#14

I used to run haiku on a macbook core duo (not core 2 duo, this one [1]) and it ran OK. I don’t know how similar they are. I had to use OSS (opensound) to get any audio and I seem to recall that only gave me very very quiet audio output. I last tried it before haiku had wifi support so I can’t speak about that, but you might be able to change wifi cards or you may need to install a wifi firmware. I am surprised you have to disable APIC and APCI, that could lead to some other problems. For example, the machine does not turn off automatically because APCI is disabled. With regards to the iSight, there is almost no support for webcams in haiku, only some very old non-isochronous ones work as far as I recall.

I haven’t tried it in a long time so sorry if this old report is somewhat irrelevant, but I just recalled that it ran a bit better than it sounds as though yours does.

[1] https://everymac.com/systems/apple/macbook/specs/macbook_2.0_black.html


#15

Sir,

I have Macbook Pro late 2008 with SSD and Win7 32 bit running on Virtualbox. And it’s reasonably fast, so, IMHO, bottleneck of slowness of Haiku in your case might not related to “outdated” machine. At present I’m experimenting with my old EEE PC 701 and live USB Haiku session. It’s quite fast, taking into account slowness of CPU


#16

Do we have a general OS performance testing tool that could send telemetry (at the user’s explicit request) back to bug tracking?

May be a much nicer way for users to report what is/isn’t working, and also give an indication of where real-life performance bottlenecks are for the core developers to work on.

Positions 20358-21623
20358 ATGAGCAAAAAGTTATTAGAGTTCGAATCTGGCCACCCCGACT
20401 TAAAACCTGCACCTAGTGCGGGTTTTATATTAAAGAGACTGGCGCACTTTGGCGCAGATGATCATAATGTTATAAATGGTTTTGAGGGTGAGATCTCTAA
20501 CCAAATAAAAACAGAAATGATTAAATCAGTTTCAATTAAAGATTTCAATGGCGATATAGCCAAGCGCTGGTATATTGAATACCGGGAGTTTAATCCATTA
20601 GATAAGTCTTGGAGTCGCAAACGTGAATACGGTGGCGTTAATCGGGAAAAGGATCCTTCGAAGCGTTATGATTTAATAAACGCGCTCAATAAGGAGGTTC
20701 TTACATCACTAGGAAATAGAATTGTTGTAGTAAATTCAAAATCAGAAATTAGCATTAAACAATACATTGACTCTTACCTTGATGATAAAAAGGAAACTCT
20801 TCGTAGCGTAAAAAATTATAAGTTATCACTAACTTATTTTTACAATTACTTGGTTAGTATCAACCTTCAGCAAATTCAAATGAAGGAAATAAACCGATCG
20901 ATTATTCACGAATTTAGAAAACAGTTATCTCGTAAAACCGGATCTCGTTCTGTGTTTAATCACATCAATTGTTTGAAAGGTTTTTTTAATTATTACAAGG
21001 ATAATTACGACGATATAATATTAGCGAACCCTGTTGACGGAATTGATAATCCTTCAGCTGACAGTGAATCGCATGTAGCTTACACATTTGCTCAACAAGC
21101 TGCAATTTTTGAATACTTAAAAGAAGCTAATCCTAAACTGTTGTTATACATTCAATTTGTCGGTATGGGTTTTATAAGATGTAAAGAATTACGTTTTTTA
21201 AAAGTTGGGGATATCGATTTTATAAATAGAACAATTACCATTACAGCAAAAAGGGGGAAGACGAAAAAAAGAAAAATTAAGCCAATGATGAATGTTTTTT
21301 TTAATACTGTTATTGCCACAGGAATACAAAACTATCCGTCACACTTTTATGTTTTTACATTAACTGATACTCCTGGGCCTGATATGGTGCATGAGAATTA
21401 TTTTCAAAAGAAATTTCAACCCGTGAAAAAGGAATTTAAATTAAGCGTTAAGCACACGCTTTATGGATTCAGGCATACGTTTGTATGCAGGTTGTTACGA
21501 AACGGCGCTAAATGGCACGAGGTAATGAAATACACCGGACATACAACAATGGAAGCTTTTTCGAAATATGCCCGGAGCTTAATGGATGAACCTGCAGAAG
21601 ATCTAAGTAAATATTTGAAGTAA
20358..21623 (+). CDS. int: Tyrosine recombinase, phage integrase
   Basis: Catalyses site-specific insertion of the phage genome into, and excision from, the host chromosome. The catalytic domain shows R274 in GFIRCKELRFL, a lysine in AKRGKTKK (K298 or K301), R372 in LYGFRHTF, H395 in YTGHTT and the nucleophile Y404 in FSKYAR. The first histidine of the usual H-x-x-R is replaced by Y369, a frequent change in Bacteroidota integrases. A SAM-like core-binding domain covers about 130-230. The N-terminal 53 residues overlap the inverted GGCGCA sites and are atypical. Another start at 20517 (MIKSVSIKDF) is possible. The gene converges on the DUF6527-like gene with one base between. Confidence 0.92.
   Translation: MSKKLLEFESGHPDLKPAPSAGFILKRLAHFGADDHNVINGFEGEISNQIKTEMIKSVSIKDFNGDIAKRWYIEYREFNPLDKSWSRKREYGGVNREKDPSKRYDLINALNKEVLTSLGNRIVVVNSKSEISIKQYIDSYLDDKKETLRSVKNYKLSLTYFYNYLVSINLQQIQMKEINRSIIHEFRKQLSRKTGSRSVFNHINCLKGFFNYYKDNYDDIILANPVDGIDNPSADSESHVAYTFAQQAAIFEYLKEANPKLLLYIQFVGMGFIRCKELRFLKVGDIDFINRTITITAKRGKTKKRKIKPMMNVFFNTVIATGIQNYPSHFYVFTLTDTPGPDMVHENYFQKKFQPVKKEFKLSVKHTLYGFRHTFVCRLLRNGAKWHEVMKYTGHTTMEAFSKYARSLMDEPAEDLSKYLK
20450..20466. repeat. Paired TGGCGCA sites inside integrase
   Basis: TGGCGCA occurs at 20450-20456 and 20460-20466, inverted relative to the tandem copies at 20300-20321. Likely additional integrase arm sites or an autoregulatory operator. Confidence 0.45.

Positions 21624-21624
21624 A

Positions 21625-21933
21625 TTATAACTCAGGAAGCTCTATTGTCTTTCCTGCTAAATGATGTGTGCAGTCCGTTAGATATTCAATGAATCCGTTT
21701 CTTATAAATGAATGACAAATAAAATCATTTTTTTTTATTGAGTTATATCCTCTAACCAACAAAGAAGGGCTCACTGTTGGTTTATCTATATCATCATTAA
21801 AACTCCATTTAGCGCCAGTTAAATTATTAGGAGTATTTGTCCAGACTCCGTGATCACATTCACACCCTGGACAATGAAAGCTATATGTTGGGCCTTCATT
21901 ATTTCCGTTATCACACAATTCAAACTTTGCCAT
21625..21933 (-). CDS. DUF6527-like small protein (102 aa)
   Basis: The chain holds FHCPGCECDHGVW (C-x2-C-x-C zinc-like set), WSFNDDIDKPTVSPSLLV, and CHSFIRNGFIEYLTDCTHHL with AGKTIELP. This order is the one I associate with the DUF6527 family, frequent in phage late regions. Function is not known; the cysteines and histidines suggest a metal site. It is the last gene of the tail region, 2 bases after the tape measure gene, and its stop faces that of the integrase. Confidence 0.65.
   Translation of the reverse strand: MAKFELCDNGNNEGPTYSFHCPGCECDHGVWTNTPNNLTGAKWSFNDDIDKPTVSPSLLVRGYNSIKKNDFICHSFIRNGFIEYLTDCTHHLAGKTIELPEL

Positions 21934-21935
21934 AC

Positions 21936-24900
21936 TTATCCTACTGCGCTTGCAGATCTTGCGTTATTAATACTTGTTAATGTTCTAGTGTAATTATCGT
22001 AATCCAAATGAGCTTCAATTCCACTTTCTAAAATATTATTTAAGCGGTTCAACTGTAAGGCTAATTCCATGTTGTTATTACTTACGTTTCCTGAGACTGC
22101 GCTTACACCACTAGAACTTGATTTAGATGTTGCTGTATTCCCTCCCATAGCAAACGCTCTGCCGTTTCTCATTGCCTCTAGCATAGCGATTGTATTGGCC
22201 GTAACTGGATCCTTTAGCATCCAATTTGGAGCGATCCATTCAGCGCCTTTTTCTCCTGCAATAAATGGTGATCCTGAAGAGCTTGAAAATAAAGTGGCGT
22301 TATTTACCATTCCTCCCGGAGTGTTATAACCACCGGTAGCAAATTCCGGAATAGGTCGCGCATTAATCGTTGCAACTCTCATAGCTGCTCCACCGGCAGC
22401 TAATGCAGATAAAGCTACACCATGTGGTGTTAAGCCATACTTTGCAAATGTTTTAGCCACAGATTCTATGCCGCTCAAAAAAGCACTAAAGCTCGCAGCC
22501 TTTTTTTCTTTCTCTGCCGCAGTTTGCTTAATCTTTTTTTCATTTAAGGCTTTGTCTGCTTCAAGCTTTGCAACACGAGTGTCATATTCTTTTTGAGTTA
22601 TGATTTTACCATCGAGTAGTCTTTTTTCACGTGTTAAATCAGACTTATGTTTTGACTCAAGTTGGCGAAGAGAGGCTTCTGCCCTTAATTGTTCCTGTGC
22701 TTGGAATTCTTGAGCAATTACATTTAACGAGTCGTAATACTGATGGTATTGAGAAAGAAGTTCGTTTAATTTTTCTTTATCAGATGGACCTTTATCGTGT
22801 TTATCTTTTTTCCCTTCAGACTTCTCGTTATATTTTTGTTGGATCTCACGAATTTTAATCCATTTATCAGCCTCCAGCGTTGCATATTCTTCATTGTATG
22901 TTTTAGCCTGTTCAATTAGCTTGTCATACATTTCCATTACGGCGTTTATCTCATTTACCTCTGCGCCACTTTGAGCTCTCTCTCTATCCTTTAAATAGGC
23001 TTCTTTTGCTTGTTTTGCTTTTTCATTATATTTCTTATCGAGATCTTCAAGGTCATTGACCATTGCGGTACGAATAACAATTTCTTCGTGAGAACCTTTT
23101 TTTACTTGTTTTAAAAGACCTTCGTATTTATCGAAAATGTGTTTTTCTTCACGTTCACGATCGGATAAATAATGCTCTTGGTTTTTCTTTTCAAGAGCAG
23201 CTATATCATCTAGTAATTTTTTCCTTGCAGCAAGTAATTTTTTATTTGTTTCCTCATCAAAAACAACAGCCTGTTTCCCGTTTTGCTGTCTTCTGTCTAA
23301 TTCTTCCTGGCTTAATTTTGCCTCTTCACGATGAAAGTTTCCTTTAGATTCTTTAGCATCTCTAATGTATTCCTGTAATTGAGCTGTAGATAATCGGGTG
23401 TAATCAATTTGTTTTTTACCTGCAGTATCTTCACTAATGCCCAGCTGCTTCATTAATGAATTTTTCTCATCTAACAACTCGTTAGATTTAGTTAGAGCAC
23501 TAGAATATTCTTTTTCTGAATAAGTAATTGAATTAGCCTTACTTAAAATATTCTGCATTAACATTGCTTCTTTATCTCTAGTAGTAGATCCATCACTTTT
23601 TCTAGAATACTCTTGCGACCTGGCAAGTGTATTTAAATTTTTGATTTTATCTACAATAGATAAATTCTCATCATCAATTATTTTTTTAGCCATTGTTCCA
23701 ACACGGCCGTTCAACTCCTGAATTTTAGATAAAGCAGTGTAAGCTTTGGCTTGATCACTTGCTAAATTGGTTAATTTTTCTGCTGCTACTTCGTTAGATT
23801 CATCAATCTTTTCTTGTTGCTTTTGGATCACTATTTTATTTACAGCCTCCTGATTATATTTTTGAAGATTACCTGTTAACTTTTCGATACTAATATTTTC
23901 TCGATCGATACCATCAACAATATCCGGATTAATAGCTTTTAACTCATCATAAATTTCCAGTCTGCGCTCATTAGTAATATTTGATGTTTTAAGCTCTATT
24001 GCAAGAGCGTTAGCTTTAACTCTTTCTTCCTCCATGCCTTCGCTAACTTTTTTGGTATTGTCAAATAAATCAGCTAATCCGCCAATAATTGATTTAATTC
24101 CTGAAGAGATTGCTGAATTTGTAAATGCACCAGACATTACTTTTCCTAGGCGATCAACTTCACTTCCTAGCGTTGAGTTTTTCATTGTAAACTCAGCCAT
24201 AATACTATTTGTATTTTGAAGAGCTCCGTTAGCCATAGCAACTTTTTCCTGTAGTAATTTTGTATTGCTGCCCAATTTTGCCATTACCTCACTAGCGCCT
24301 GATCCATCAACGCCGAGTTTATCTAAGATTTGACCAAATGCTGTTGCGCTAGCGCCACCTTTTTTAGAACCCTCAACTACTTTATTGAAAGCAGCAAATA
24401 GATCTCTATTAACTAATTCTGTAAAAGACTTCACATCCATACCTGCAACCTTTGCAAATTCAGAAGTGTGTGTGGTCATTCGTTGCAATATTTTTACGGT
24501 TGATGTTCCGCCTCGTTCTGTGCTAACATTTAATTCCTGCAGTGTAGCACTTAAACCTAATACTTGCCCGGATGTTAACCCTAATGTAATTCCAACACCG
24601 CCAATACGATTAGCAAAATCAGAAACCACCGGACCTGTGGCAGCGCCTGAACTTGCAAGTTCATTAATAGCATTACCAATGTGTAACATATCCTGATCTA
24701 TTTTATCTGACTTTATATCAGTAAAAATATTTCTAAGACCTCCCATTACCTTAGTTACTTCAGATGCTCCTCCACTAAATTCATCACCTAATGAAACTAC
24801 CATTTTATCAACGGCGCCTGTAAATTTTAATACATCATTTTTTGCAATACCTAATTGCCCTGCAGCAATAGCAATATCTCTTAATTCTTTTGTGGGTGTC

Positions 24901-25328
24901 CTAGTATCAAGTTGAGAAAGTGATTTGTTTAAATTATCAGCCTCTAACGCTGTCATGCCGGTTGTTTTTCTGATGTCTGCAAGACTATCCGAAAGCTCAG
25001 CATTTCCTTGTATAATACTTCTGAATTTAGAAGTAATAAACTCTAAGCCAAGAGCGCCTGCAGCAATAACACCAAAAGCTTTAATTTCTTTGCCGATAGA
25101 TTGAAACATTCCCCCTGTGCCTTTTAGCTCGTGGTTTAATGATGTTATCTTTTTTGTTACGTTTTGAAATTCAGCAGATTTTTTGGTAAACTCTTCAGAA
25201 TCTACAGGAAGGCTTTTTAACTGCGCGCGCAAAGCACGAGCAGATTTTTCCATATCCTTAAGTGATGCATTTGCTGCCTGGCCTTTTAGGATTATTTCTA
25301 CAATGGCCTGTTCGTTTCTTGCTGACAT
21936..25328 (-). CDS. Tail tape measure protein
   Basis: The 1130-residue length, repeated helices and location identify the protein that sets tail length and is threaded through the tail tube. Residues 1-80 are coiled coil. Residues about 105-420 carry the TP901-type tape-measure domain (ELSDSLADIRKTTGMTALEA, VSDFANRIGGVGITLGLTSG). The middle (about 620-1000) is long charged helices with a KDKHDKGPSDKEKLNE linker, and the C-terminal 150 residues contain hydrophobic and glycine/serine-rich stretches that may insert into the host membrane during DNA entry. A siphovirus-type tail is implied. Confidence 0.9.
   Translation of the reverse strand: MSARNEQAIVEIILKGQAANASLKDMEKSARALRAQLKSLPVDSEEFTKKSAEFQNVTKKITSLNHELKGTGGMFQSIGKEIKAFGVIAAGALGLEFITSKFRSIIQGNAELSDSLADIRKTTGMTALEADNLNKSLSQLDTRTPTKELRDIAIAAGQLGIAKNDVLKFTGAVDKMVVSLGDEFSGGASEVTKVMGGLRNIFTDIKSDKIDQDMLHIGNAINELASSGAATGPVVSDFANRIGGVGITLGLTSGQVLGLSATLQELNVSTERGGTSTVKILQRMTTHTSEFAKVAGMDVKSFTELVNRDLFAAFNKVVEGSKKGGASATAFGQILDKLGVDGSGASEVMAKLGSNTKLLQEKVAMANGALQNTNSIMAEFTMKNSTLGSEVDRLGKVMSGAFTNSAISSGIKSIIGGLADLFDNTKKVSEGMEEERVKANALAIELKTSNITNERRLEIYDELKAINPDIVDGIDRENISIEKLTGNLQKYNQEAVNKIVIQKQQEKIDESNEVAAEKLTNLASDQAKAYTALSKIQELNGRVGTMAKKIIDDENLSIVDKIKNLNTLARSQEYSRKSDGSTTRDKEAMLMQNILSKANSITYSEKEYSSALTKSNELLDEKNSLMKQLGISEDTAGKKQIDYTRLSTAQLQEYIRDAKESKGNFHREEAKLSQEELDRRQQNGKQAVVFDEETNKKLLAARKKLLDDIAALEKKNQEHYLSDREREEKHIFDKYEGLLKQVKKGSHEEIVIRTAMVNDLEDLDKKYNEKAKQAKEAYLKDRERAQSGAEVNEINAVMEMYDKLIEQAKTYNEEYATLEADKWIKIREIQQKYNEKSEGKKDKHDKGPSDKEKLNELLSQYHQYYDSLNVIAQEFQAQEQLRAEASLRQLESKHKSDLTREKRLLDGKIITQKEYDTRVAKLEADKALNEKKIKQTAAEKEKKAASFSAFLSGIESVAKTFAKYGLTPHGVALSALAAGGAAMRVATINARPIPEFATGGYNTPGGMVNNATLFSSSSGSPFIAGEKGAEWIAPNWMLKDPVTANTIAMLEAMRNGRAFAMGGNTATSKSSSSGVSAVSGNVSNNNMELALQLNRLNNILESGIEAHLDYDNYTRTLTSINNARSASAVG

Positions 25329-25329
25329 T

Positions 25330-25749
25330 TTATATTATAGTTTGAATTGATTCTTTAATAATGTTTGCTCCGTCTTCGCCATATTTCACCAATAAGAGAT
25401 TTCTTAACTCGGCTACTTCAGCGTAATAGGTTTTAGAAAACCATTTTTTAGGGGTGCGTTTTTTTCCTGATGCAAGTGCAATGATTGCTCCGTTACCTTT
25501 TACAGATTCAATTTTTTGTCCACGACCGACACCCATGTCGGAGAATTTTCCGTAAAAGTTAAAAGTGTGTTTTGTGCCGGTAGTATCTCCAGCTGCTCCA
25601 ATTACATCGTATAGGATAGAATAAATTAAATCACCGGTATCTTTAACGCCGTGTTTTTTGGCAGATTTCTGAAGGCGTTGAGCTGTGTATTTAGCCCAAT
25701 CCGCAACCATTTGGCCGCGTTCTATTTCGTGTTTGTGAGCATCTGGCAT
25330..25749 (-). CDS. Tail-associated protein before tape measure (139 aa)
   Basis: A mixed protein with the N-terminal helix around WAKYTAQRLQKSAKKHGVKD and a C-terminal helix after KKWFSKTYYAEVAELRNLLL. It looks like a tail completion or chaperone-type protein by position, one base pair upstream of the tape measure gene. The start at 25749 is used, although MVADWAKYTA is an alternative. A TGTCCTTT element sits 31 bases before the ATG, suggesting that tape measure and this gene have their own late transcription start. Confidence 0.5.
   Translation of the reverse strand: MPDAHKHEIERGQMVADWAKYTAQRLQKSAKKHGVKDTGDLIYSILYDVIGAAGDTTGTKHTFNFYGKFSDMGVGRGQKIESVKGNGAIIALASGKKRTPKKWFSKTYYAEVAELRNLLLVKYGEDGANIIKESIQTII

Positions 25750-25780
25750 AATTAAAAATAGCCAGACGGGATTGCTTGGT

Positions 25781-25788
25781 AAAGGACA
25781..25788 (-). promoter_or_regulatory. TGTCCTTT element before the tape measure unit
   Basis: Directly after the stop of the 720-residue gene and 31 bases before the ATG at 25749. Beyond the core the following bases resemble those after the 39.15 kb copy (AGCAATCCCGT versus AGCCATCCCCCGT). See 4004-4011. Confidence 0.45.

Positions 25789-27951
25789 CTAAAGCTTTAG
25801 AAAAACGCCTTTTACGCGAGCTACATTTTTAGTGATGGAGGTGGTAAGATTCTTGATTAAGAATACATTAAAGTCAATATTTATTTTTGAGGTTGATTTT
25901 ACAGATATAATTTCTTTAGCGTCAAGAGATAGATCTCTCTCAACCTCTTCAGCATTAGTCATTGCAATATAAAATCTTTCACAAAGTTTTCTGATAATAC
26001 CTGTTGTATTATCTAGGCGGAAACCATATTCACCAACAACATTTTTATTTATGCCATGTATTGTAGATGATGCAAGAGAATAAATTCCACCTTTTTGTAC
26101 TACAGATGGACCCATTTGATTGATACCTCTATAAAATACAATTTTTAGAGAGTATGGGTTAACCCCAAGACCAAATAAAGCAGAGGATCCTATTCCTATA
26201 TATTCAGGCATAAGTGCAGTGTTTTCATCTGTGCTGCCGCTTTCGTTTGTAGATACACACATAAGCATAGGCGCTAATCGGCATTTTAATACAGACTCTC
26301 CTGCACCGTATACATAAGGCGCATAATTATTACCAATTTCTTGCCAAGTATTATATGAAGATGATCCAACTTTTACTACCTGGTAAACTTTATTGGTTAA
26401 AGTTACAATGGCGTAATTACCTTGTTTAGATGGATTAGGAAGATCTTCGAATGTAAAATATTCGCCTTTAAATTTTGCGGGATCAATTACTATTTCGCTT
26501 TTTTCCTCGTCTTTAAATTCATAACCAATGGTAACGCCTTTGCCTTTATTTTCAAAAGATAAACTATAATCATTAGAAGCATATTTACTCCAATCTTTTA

#17

Well, after fiddling a bit with these two Macs, I managed to get it to work in both. Here is my report and review of Haiku R1/beta1.


#18

It was everything going just fine, with the normal issues you would expect from beta software, and I even decided to start contributing to the translation of the user interface.

Then I screwed :roll_eyes:

I decided to make the macOS partition smaller to make space to a second Haiku installation. It would be useful for the testing of the 64 bit version separately. But after repartitioning the SSD, I lost the boot section for Haiku and could only boot macOS.

I had to take out again those 20+ screws and take the SSD out one more time. I put the SSD in the USB enclosure and installed the 64 bit version into the recently created partition, using the Haiku Install DVD from another Mac. I also asked the Installer to write again the boot sector to the previous (32 bit) partition. So, I hoped to have access to both 32 and 64 bits. But it didn’t work. It seems that the boot sector created by the 64 bit installer won’t boot the 32 bit partition.

After installing the 64 bit version, Haiku 64bit would boot by pressing Alt and then selecting “Windows” from the Apple boot menu. Booting from the rEFInd boot manager didn’t work, or required turning off some features in Haiku. While running 64 bit, any of the 32 bit applications I had didn’t work, which I believe is the currently expected behavior.

Then I did another experiment. I wrote the Haiku boot manager to the disk, using Installer. I now regret doing that :slight_smile:

Once again, I lost access to Haiku, and probably I will need to take the disk out one more time…


#19

I have a 2007 MacBook Pro that’s been sitting around collecting dust. This is my evening activity. Do I need to install rEFind to get it to boot from the disk?


#20

It depends on the Haiku version you will be using. First I have tried with 32bit, and because that version does no support EFI, I needed rEFInd. Then I tried the 64 version, and it was able to boot from the regular Apple boot menu (pressing Alt after turning the Mac on).

I am now doing a complete disk formatting and repartitioning. I think I will start using the 64 bit version and I will see if it works without rEFInd. I bet it will.